Encyclopedia > Lymphedema

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Lymphedema is a condition of localized fluid retention caused by a compromised lymphatic system. The lymphatic system collects and filters the interstitial fluid of the body.

Lymphedema is relatively little recognized as being a serious health problem. Doctors and medical staff who practice in fields where this disease is uncommon may fail to correctly diagnose the condition.

Lymphedema is caused by injury to the lymphatic vessels. It is most frequently seen after surgery or radiation therapy, which can cause unintended damage to the lymphatic drainage system. It is especially common after surgery and radiation therapy are used in combination to treat breast cancer. Lymphedema can also be associated with accidents or any other sort of disease or problem that can inhibit the lymph from proper function.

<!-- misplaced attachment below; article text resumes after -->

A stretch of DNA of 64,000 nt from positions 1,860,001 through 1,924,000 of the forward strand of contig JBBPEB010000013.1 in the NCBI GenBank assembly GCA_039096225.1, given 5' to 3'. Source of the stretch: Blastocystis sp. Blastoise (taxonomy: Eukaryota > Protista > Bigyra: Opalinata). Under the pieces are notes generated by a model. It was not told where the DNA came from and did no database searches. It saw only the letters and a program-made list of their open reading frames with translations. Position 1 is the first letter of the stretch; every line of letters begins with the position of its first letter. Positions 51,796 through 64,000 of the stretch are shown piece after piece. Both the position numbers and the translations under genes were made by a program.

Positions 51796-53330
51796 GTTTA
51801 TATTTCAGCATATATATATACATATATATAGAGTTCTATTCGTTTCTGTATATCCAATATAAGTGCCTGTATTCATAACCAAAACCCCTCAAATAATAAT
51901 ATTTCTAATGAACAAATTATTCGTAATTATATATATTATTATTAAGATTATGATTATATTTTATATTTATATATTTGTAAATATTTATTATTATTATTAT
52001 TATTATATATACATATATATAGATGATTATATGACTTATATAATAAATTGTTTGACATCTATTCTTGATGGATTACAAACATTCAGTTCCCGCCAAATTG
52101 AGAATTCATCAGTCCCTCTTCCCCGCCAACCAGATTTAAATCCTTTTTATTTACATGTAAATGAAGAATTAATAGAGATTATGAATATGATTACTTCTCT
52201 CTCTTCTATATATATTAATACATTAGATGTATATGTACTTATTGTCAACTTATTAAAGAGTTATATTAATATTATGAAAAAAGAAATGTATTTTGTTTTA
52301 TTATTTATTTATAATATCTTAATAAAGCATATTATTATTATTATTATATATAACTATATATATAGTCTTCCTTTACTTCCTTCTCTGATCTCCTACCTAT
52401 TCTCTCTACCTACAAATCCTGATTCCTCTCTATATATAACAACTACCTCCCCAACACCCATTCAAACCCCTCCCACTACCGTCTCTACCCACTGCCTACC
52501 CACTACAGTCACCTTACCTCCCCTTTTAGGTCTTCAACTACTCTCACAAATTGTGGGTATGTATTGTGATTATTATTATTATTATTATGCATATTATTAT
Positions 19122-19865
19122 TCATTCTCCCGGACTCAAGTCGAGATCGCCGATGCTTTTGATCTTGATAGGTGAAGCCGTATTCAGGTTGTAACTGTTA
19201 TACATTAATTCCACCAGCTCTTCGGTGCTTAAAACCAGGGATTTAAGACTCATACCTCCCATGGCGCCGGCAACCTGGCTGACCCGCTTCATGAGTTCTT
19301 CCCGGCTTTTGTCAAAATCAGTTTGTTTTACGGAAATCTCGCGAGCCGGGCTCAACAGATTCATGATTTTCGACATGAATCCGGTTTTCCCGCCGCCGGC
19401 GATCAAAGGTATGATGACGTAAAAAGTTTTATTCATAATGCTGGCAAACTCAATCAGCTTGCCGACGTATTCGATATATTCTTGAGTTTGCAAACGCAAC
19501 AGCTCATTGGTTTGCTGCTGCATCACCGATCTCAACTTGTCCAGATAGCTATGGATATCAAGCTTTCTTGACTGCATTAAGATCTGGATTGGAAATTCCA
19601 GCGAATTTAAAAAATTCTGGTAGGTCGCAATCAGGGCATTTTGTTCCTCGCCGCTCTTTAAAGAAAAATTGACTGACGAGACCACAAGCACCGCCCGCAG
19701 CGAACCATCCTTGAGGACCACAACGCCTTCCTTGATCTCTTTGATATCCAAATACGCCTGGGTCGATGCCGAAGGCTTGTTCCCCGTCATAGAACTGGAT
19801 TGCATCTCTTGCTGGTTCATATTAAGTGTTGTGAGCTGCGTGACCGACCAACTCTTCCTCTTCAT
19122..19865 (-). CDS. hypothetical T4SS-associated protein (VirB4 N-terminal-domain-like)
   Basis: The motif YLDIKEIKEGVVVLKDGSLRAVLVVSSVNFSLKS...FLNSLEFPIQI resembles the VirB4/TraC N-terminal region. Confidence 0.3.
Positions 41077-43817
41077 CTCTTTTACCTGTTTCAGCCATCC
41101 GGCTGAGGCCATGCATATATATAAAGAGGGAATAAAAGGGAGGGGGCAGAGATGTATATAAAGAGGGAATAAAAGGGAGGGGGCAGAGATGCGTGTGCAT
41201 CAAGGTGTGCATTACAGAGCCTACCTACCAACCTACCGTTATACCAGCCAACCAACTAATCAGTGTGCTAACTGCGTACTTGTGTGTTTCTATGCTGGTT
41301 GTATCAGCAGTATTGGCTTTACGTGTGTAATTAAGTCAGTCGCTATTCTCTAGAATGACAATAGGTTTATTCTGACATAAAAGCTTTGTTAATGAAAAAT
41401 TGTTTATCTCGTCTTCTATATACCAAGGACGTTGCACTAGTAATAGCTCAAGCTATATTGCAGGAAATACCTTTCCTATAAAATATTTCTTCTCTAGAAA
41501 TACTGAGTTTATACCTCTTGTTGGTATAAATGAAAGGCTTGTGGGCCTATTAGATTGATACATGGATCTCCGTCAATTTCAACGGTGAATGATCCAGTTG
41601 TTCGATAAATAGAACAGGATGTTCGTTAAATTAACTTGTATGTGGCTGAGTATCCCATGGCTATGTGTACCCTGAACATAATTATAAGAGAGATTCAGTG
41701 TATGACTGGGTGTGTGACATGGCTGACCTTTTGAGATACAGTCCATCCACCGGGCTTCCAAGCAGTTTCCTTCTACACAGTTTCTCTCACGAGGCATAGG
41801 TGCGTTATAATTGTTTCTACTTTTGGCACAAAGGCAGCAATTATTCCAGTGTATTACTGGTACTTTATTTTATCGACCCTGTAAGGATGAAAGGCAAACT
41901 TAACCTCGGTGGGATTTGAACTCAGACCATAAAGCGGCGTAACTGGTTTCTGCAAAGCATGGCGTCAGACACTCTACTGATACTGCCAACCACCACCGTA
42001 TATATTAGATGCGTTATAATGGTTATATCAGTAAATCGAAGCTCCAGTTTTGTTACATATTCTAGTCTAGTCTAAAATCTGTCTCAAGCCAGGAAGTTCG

Symptoms include severe fatigue, a heavy swollen limb or localized fluid accumulation in other body areas, deformity, discoloration of the skin overlying the lymphedema, and many other symptoms. Each case is different. The condition also causes psychological distress. The normal daily living lifestyle can become severely limited.

Cancer patients sometimes find this condition develops after their therapy has concluded. Various management options are available.

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